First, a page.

Once we were done, we sat down and started some serious listening. While Edgar played DJ, I browsed through a few issues of Audio Esoterica, and I have to say that I really miss this kind of audio publication with its huge, glossy pages and wonderful photography. It's like a bigger version of Architectural Digest for hi-fi enthusiasts. AE dedicates itself to the very best high-end audio, so you're assured of lots of wondrous eye candy. While you can download a hi-rez version on Zinio, I'm set on getting the print version ASAP. It has such a classic look and feel, and I get nostalgic just thinking about it.
Edgar's current system consisted of the new Alexia speakers from Wilson Audio, the big Parasound Halo monoblocks, a Supratech preamp and a very cool-looking digital player from AMR. Within the context of Edgar's astonishing home, this is one of the great listening rooms I've ever seen--spacious, comfortable, filled with light and, of course, tweaked to the nth degree for the best sound quality.
We were treated to some wonderful musical selections and I was instantly impressed with the sheer weight and size of the system. I haven't always been a fan of Wilson, but the last few times I've heard them they had a distinct, enveloping roundness to the sound that was very unlike the more aggressive presentation I heard from the earliest versions of the WATT/PUPPY back in the early '90s. This newer Wilson sound is more welcoming and intimate and therefore more musical. The Alexia sounded absolutely engaging and musical every step of the way.
Edgar's system, obviously, is an incredibly neutral and resolving tool for his reviewing duties, but it's also a joy to listen to, and I couldn't help but feel just a little envy.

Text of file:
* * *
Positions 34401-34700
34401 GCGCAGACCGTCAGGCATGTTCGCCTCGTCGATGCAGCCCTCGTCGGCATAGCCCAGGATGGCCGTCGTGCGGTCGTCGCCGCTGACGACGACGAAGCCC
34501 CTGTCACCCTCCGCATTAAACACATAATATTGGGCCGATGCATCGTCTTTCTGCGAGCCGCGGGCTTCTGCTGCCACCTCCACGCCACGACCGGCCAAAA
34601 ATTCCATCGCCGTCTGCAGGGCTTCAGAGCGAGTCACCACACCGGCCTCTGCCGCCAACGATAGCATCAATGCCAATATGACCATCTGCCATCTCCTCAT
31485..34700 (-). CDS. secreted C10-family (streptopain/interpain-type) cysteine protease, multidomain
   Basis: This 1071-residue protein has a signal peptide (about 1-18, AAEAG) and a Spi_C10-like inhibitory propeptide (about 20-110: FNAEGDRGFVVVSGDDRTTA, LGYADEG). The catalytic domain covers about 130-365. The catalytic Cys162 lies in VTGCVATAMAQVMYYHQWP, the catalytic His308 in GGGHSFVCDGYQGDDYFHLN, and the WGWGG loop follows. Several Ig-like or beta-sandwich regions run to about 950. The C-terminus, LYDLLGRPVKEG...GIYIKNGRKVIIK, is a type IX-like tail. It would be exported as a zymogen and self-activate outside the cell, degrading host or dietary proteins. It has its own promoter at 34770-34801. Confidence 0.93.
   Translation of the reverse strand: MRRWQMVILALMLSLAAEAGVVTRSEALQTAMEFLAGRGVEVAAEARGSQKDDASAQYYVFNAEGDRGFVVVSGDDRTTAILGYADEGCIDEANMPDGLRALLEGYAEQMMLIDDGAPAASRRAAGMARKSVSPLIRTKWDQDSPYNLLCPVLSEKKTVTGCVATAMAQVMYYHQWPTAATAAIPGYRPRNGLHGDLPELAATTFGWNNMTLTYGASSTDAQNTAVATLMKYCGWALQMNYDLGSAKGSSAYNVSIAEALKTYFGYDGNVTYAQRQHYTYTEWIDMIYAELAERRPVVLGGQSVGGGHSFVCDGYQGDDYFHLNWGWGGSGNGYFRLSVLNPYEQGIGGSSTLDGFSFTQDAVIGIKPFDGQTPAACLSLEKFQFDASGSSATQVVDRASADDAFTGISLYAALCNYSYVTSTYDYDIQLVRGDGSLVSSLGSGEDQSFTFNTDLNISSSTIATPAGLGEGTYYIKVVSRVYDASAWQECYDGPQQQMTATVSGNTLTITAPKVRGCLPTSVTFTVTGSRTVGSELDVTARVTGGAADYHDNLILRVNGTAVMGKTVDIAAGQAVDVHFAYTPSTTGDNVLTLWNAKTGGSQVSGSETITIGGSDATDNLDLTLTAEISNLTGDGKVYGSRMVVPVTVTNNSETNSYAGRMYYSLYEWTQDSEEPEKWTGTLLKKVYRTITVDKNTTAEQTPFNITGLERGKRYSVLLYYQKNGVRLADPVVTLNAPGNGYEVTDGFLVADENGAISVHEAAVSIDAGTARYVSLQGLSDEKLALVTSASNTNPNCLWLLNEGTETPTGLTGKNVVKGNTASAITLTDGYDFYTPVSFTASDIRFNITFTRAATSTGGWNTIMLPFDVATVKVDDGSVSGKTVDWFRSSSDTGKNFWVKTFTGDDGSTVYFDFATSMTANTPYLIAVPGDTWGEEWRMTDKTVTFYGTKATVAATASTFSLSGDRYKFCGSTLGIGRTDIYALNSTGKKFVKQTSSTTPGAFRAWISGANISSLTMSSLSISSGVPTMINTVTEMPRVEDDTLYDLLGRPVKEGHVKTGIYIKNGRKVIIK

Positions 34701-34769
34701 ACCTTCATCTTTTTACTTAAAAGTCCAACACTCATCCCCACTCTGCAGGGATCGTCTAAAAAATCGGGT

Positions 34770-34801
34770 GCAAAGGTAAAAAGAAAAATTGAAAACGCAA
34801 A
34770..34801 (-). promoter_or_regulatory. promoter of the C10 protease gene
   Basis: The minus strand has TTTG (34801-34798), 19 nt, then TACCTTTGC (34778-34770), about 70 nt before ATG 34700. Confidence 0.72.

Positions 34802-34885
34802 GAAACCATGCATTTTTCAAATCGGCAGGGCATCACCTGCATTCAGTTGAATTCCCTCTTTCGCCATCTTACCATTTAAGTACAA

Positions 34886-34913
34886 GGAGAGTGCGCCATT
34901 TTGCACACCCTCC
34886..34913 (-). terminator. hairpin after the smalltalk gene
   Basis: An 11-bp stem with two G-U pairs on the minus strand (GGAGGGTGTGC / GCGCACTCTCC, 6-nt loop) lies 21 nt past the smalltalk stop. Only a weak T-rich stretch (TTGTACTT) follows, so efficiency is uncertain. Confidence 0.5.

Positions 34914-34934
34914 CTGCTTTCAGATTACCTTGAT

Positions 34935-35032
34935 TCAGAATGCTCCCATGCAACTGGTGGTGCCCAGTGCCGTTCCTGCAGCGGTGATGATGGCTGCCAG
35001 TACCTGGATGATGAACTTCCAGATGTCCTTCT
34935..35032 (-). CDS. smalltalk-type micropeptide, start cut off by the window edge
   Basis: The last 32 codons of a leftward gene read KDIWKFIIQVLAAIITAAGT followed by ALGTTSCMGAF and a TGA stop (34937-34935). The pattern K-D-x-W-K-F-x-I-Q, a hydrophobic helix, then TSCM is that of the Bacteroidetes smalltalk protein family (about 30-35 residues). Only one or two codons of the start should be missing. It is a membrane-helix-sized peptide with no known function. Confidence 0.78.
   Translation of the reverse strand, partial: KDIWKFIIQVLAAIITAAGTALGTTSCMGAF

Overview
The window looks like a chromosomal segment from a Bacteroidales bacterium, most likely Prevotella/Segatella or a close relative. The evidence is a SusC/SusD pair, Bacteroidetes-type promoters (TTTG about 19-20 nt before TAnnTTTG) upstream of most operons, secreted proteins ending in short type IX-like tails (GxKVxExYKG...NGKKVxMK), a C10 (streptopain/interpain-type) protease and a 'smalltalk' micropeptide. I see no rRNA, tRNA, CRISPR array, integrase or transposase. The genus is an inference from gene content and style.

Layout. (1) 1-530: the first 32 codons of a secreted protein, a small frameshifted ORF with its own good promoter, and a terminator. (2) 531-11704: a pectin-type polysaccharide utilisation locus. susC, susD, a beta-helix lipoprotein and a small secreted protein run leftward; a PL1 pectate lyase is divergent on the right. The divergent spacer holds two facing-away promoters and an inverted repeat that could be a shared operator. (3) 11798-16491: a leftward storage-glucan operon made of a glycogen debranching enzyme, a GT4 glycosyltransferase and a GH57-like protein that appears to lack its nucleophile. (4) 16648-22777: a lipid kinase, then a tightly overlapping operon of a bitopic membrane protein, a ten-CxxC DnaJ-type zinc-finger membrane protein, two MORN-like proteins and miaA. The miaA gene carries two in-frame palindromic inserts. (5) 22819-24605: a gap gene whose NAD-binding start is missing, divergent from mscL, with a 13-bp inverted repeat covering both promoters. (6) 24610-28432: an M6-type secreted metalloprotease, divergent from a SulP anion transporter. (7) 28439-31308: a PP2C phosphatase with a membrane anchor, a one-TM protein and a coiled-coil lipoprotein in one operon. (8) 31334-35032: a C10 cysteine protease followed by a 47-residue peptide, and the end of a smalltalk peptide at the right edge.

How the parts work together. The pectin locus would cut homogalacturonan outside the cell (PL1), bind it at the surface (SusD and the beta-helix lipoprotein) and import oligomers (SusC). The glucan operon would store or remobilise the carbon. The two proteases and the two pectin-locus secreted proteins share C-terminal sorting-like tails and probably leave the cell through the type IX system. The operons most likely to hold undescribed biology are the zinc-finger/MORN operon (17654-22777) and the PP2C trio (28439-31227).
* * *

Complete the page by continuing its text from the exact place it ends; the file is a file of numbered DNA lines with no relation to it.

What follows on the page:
At one point I was led to a smaller room off to the side of the main listening room--the home theater room--where Edgar has used the Axis Voicebox S for multi-channel duties. I noticed that the tweeter on the center channel had been rotated 90 degrees so that the speaker could be set on its side. John Reilly of Axis designed the tweeter to do this--something the current US importer and distributor didn't know.
Of course I jumped on Facebook and immediately revealed this "new" feature on the Colleen Cardas Imports page. John, of course, jumped on within minutes and warned that the tweeter rotation is something that should be performed by the Axis dealer. So, kids, don't do this at home. But it's still cool.
After an hour or two of listening, we brought the Brigadiers Audio BA2 two-way monitors in for an audition. We were anxious, of course--Wilson Audio is a tough act to follow sometimes. And I'm not about to tell you that the BA2s came close to the performance of the Wilsons at a fraction of the price, because then you'd know I was just tryin' to sell you sumthin'. But once we had everything warmed up and playing music, I couldn't help but feel a little proud of the BA2s. I halfway expected them to sound like miniatures compared to the Alexias, but they sounded big and warm and full with plenty of extension at the frequency extremes.